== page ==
Veronika is giving old sawfish trophies a new lease on life by constructing 25 educational cases that will be displayed across Far North Queensland. In doing so, she is hoping to transform these rostra from sawfishes of the past into a symbol of hope and caution that connects communities to the conservation of sawfishes in northern Australia.
Growing up in California and Hawaii, I always felt most at home near the ocean. I became a certified diver at a young age and made sure that family vacations were planned around predicted visibility and the movements of pelagic species. After completing my Master’s degree in medical sciences at Boston University School of Medicine, I moved back to the coast, splitting my time between volunteering in vertebrate fossil curation at the San Diego Natural History Museum and working as a teacher. Ever determined to get back to the water, I took up open water swimming. The murky kelp forests...
The objective of this project is to inform fishers and the general community on how to safely release sawfish in the event of capture, and obtain data on distribution for further analysis.
The protection of sawfish in Queensland requires our immediate attention. Tropical North Queensland remains one of the last strongholds of sawfish populations, and thus the best chance for gathering data and preserving hunting and breeding grounds. The ongoing work by SARA under the lead of Dr. Wueringer (SOSF Keystone Grant 309) has uncovered sawfish still being finned and saws being amputated by commercial and recreational fishers. This project will directly instruct recreational fishers through their potentially fatal interactions with all four species remaining in Australia. Furthermore, these display cases uniquely target both fishers who are specifically targeting sawfish as trophies, and those who are untrained, in proper release methods. As a side benefit, they also educate the general community, creating opportunities for citizen scientists interested in working with SARA on further research.
Globally, sawfish populations are in critical condition. In the last century, ranges have contracted severely. All species are listed on the IUCN Red List as Endangered or Critically Endangered. The Australian populations of largetooth, dwarf, green and narrow sawfishes are thought to be the last viable populations of these species, and therefore central to global conservation efforts. Conserving small, isolated populations can be difficult because they are not replenished by animals migrating from elsewhere.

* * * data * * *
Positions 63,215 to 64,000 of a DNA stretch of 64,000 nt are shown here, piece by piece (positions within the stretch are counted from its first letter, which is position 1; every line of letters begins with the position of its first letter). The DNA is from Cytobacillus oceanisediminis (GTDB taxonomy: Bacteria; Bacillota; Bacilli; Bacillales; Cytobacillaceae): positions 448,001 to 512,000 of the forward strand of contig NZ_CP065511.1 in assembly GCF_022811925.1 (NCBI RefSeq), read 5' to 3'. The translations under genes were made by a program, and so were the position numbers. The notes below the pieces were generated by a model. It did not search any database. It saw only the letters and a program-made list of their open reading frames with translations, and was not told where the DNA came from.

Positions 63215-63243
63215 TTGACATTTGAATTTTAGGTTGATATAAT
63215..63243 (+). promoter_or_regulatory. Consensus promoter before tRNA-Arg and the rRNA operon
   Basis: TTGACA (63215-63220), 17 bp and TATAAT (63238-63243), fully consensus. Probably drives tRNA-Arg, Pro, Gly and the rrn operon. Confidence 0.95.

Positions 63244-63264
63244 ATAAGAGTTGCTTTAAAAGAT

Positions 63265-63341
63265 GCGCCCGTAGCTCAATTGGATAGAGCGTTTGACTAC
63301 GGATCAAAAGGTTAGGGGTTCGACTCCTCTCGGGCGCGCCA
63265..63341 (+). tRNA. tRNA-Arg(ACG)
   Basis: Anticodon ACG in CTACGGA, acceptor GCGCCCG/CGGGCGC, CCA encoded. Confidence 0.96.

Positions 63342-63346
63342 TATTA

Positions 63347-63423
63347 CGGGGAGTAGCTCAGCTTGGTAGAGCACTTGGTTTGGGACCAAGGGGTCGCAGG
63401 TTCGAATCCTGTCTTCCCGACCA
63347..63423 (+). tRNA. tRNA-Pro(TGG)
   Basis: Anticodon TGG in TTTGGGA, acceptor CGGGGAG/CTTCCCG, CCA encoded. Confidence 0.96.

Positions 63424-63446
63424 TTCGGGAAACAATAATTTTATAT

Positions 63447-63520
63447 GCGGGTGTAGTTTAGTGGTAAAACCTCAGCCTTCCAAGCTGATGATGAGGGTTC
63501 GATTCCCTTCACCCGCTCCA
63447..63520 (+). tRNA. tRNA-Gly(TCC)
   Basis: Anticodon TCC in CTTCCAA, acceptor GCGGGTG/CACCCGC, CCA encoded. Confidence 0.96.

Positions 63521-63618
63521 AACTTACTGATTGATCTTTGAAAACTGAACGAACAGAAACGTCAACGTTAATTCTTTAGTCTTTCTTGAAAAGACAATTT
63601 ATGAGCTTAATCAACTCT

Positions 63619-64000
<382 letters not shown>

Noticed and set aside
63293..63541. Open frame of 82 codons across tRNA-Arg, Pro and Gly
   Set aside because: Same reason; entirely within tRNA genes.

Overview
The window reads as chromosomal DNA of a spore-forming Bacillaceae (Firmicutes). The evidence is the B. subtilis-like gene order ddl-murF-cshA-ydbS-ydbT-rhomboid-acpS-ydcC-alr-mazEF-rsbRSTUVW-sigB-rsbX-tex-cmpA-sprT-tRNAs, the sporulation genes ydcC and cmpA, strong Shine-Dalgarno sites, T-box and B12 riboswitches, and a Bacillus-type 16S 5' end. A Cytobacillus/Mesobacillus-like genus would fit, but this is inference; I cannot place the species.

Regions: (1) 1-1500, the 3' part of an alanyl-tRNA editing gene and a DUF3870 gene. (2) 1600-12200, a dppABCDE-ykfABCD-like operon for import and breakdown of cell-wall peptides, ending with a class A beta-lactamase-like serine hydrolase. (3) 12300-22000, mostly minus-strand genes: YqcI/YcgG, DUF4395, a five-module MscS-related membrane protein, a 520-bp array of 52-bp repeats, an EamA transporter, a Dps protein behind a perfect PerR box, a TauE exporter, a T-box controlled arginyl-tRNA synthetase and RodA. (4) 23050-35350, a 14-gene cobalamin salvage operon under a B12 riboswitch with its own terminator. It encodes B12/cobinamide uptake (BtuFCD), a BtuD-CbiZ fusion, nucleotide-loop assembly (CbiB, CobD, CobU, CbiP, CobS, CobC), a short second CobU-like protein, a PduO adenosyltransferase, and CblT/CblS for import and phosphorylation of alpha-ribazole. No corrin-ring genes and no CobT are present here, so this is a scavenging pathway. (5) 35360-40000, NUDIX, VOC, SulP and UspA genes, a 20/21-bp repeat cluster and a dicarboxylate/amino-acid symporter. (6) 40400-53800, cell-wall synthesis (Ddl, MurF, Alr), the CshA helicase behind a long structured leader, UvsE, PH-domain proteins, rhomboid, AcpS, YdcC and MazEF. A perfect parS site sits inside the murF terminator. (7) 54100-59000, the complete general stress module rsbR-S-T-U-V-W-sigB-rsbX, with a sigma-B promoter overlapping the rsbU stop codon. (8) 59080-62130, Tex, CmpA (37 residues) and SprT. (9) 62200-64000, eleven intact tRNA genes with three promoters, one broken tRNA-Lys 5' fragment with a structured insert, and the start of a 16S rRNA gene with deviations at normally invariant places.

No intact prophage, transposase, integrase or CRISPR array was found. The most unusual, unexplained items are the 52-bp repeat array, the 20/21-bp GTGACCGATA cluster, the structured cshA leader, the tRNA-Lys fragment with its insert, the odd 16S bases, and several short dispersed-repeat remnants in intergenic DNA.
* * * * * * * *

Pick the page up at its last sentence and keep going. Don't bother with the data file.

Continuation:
The very adaptation that led to sawfishes’ success is now their downfall. Their highly developed rostrum makes sawfish prone to entanglement in fishing nets. While bycatch data suggests that sawfish have a high survival rate upon release, their overall numbers have significantly declined in both reported sightings and by-catch records from the Queensland Shark Control Program. Furthermore, it is unclear how widespread the practise of amputating the saw of sawfish before releasing them is, but saw-less, live sawfish have recently been observed in Western Australian and Queensland waters. Despite reports of sawfish surviving the loss of their saw, they are understandably less able to reproduce and defend themselves without it.
Tom has a once-in-a-lifetime opportunity to tease apart the impacts of human visitation, climate change and fishing on Adélie, Gentoo and Chinstrap penguins. Using drone footage, camera data and faecal samples collected in 2020/21 and into 2022, he’s monitoring Antarctica in years with minimal human footprint due to the Covid-19 pandemic. Tom wants to know whether rising sea temperatures, increasing krill fishing or a growing tourism presence is driving declines of Antarctic Peninsula penguins. By comparing 10 years’ of monitoring data to these data, he hopes to use his findings to inform policy decisions to conserve the Antarctic Peninsula’s penguin colonies.
Demian’s team is developing tools that help border control officers identify illegal shark products. His project is sifting through ‘rhino ray’ DNA sequences looking for differences in code between the guitarfishes, giant guitarfishes and wedgefishes nicknamed for their pointy snouts (and Endangered status). Months of testing will help ensure only rhino ray DNA is targeted before the team flies to Hong Kong to help officials use a portable DNA tester. This project will add to the arsenal currently being used to identify illegal shark fins moving across borders, and help stop the trafficking of ‘rhino ray’ fins.
Aristide created a citizen science platform and mobile app for fishers across Cameroon’s 400 km coastline to record sightings of sharks, rays and marine life. These photos are uploaded to iNaturalist where they are identified and will serve to create Cameroon’s first elasmobranch atlas. Together with his team, Aristide ensures data are being uploaded, visits fish landing sites to assess bycatch and measure sharks, and scours the beaches to check for strandings and sea turtle nests. He collects tissue samples of threatened species in these visits that can give more insights into the diversity, population size and structure of vulnerable sharks.